Na­tional un­em­ploy­ment rate at a low

The Prince George Citizen - - Worklife -

OT­TAWA (CP) — A blast of new jobs last month knocked the coun­try’s un­em­ploy­ment rate down to its low­est level since Statis­tics Canada started mea­sur­ing com­pa­ra­ble data more than 40 years ago – but de­spite eye-catch­ing progress, Fri­day’s num­bers also de­liv­ered dis­ap­point­ment.

Canada added 94,100 net jobs for its largest monthly in­crease since March 2012 when there was a gain of 94,000 jobs, Statis­tics Canada said in its the labour force sur­vey. The Novem­ber surge was fu­elled by other pos­i­tives: 89,900 new full-time po­si­tions and 78,600 em­ployee jobs in the pri­vate sec­tor.

The job­less rate fell to 5.6 per cent last month from Oc­to­ber’s read­ing of 5.8 per cent, which had been the pre­vi­ous low mark since com­pa­ra­ble data first be­came avail­able in 1976. The old sta­tis­ti­cal ap­proach – prior to 1976 – reg­is­tered an un­em­ploy­ment rate read­ing of 5.4 per cent in 1974.

The improvements, how­ever, ob­scured a key piece of data: weak­en­ing wage growth.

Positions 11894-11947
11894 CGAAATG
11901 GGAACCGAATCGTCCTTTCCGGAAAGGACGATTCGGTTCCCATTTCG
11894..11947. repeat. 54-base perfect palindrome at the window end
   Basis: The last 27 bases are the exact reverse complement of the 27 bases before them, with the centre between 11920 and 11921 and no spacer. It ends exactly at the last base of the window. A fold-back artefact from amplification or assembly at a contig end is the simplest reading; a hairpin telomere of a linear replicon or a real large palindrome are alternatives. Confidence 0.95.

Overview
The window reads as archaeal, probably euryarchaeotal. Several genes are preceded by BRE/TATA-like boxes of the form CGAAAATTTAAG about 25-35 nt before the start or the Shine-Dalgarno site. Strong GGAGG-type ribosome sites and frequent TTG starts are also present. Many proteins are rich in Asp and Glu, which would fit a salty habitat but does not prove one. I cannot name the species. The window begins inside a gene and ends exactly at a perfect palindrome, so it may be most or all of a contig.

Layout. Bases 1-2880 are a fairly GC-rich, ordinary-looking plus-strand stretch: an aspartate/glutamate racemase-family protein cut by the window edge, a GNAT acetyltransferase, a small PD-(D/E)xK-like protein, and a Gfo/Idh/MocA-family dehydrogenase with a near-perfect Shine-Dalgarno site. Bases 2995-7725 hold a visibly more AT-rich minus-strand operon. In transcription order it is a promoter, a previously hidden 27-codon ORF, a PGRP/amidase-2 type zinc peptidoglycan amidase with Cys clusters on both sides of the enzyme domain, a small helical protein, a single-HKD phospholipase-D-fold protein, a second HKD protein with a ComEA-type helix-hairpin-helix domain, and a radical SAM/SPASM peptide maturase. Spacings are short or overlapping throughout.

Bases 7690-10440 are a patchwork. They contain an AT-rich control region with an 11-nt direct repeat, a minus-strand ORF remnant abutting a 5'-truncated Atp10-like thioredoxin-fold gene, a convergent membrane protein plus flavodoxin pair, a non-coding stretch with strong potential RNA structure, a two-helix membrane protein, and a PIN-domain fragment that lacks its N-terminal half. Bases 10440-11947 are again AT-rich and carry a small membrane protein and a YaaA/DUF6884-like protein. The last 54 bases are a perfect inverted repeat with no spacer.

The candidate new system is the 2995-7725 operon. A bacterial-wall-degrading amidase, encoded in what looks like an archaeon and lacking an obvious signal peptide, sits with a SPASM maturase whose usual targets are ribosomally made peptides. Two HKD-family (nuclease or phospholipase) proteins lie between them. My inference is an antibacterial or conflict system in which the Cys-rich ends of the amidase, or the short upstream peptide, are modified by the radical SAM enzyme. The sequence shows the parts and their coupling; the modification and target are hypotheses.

Year-over-year av­er­age hourly wage growth for per­ma­nent em­ploy­ees con­tin­ued its de­cline in Novem­ber to 1.46 per cent – its low­est read­ing since July 2017.

“There’s no ques­tion that the head­line job growth is gang­busters strong,” said Frances Don­ald of Man­ulife As­set Man­age­ment.

“I would cau­tion us against cel­e­brat­ing too quickly, how­ever, be­cause wage growth is de­cel­er­at­ing sharply.”

Ex­perts have been ex­pect­ing wage growth to pick up its pace, thanks to the tight­ened labour mar­ket. But growth has ac­tu­ally dropped ev­ery month since its May peak of 3.9 per cent and now sits well be­low in­fla­tion.

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